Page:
As the sun set into the Pacific Ocean on the Fourth of July weekend of 1965, our diver was able to recover three of the six guns from the wreck. Consider that while using only a mask and snorkel, the young diver carried the guns underwater from the site of the wreck to shore, dropping the guns to the ocean floor each time he needed to come to the surface for air. At the end of the day, the young diver was exhausted, and unable to recover the remaining three guns. As a result, he stashed the remaining three guns under a nearby coral reef for retrieval at a future date.

Upon return, the remaining three guns were gone. Perhaps a bystander saw the young diver’s treasure and recovered the remaining three guns. Perhaps the ocean currents covered the guns in sand and prevented their subsequent recovery. In either case, we know for sure that only three of the six guns were recovered from the wreck by the diver. Of the three guns recovered, two were functional and taken from the wing of the P-40 aircraft. The third gun was discovered lying on the ocean floor; it was covered in coral and in poor condition.

Upon return to the USS Goldsborough, the young diver discovered that the powder was still dry within the cartridges, the primers still live, and that two of the guns and ammunition were still functional despite the long period spent under the ocean. The ammunition within the guns possessed manufacturing dates of 1941 and 1942. After test firing a few rounds, the guns were put away, with little thought of registering them with the Alcohol Tax Unit, (ATU) a unit of Internal Revenue Service, and predecessor of the modern day Bureau of Alcohol, Tobacco, and Firearms (ATF).

Word of the recovery spread within the Navy community at Pearl Harbor, and before long, an ATU agent was requesting permission to board the USS Goldsborough. Upon examination of the Brownings, the ATU agent informed the young diver that the guns would need to be registered, pursuant to the 1934 NFA Act. In 1965, two-hundred dollars was a lot of money, and registering the guns with the ATU was going to be more than the young diver could afford, given his military salary. The ATU agent offered a solution. Because the coral-covered Browning was clearly not functional, the ATU agent indicated that it did not need to be registered. However, because the other two Brownings were clearly functional, the guns could be deactivated, and registered for five dollars a piece. Given the diver’s situation, one cannot blame him for electing to deactivate the Brownings and pay ten dollars instead of paying four hundred dollars to possess live guns. The Brownings were taken to the machinist area on board the USS Goldsborough, where the original Form 1 notes that the guns were acquired on July 5, 1965. The Form 1 continues but noting that the guns were deactivated by “plugging barrel with steel pin and welding same, steel pin put through rear barrel into barrel extension which locks head space, steel pin placed into firing pin chamber, and back plate welded to receiver.” The Form 1, dated January 18, 1966, was approved by ATU on February 16, 1966.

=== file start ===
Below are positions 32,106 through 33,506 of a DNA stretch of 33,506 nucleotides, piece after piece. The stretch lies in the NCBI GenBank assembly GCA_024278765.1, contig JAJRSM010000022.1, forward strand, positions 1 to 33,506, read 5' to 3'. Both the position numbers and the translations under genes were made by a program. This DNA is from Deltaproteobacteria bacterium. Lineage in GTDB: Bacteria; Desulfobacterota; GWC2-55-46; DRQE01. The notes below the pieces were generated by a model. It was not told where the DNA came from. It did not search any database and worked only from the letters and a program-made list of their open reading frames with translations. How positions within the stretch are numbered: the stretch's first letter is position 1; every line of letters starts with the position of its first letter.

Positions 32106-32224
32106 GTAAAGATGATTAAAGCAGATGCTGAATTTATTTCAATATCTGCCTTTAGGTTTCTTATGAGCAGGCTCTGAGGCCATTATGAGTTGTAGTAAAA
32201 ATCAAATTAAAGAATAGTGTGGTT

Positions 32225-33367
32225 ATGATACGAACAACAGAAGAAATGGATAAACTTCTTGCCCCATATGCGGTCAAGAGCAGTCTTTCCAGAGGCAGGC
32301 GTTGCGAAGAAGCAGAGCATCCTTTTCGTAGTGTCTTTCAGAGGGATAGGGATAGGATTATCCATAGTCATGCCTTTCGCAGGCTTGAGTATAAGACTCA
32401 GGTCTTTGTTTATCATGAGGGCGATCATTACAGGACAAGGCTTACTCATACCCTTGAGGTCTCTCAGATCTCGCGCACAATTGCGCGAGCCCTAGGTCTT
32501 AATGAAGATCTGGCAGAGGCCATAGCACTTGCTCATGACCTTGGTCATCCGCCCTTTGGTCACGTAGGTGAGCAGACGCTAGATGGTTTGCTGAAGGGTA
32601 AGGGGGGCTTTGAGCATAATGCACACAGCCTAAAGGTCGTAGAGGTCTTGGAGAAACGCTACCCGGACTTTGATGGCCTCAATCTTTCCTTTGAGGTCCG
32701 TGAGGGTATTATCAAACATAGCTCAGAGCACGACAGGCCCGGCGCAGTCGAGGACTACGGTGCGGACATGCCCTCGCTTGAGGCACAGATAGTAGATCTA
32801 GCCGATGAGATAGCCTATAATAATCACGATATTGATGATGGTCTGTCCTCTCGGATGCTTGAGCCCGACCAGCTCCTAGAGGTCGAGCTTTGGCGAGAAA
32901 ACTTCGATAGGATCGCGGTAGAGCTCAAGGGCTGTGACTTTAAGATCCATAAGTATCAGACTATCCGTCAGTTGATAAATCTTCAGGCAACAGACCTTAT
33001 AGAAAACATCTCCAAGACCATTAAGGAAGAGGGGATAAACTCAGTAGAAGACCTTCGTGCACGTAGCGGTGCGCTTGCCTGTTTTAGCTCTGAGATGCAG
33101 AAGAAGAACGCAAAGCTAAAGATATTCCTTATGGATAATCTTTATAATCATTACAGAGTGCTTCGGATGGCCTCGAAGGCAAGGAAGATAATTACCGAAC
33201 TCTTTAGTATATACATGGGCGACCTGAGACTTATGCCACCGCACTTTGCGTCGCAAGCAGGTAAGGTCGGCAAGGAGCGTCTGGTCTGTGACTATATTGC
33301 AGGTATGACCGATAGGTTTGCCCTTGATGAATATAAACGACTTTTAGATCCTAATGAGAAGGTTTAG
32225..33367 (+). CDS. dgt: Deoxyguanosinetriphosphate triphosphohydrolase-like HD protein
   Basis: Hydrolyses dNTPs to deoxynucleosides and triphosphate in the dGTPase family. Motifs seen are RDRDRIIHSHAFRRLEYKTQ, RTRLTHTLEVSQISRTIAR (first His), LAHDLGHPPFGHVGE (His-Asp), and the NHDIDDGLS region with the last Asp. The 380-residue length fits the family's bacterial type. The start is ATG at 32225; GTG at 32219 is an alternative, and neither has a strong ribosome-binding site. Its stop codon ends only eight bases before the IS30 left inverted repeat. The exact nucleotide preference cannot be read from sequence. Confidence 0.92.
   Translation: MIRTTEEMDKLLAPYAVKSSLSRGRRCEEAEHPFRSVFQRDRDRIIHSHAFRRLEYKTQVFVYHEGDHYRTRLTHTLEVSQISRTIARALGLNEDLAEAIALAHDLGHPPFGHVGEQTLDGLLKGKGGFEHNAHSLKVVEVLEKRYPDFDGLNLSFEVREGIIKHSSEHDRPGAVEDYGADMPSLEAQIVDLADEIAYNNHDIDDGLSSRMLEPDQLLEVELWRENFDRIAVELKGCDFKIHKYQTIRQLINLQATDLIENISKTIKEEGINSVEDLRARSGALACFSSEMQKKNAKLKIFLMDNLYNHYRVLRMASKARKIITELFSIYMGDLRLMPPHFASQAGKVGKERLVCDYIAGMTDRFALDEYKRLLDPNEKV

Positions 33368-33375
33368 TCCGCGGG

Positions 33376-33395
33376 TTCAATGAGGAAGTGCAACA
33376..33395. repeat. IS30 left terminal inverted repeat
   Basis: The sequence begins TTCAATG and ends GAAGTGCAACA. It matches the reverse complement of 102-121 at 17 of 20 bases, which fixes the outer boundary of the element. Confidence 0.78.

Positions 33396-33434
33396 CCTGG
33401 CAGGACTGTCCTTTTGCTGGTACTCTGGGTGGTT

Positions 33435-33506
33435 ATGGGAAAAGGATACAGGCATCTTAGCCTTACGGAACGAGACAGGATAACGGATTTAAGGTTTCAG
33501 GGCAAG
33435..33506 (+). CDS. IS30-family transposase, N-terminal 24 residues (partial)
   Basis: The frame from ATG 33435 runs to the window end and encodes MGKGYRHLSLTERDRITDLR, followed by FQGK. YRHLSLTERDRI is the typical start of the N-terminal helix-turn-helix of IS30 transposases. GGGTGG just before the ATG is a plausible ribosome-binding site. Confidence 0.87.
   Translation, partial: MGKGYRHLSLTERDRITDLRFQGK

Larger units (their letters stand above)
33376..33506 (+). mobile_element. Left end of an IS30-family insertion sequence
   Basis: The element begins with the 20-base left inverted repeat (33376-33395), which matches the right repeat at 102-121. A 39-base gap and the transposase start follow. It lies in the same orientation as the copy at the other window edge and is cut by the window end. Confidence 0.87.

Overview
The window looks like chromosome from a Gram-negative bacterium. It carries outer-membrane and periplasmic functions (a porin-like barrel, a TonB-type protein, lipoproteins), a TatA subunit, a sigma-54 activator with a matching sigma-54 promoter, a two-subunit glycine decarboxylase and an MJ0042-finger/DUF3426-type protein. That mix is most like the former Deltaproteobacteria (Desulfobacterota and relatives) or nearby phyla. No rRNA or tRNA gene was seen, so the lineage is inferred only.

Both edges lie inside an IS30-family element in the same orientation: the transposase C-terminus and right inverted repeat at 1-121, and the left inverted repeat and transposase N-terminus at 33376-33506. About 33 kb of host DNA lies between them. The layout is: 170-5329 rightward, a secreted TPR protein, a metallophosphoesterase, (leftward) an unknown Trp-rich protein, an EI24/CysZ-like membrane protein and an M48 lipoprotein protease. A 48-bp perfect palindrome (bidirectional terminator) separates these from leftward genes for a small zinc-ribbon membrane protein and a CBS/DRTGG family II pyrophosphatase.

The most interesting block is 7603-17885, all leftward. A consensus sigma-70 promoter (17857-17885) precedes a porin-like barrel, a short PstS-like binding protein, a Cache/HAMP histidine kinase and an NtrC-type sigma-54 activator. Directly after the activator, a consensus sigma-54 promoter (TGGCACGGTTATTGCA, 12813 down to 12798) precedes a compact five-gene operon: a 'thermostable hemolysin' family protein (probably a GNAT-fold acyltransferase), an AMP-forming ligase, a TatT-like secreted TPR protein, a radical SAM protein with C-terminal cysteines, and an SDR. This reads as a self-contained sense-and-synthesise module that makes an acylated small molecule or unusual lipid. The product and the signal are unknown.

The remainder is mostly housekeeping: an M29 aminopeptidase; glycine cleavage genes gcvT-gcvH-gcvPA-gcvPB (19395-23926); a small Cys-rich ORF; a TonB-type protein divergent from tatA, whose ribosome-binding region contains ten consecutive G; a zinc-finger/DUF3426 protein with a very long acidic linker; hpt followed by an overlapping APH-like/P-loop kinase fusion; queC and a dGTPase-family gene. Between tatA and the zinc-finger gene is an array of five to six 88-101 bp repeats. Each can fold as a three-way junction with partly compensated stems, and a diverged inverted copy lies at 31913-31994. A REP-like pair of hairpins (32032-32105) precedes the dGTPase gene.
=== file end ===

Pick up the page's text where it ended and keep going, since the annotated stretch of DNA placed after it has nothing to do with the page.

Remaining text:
The young diver ended his military service and settled into the Portland, Oregon area, with the Brownings safely stored in his garage. Little thought was given to them until 2003, when a mutual friend to the author told an incredible story about how an old-timer had recovered three Browning machineguns from the Pacific Ocean and had an amazing story to tell. Negotiations to buy the Brownings commenced, and the two functional guns were sold. The young diver, now retired and in his mid 60’s, had no desire to sell the remaining coral encrusted Browning, as it served as a reminder of his service in the Navy, his underwater adventure, and his time spent stationed at Pearl Harbor in the mid 1960’s.

The guns are currently being repaired, and have been reactivated on ATF Form 1’s. Given the historic tale connected with these guns, the current owner intends to keep the guns together as a pair, in their original aircraft configuration.

This article first appeared in Small Arms Review V9N1 (October 2005)
and was posted online on April 12, 2013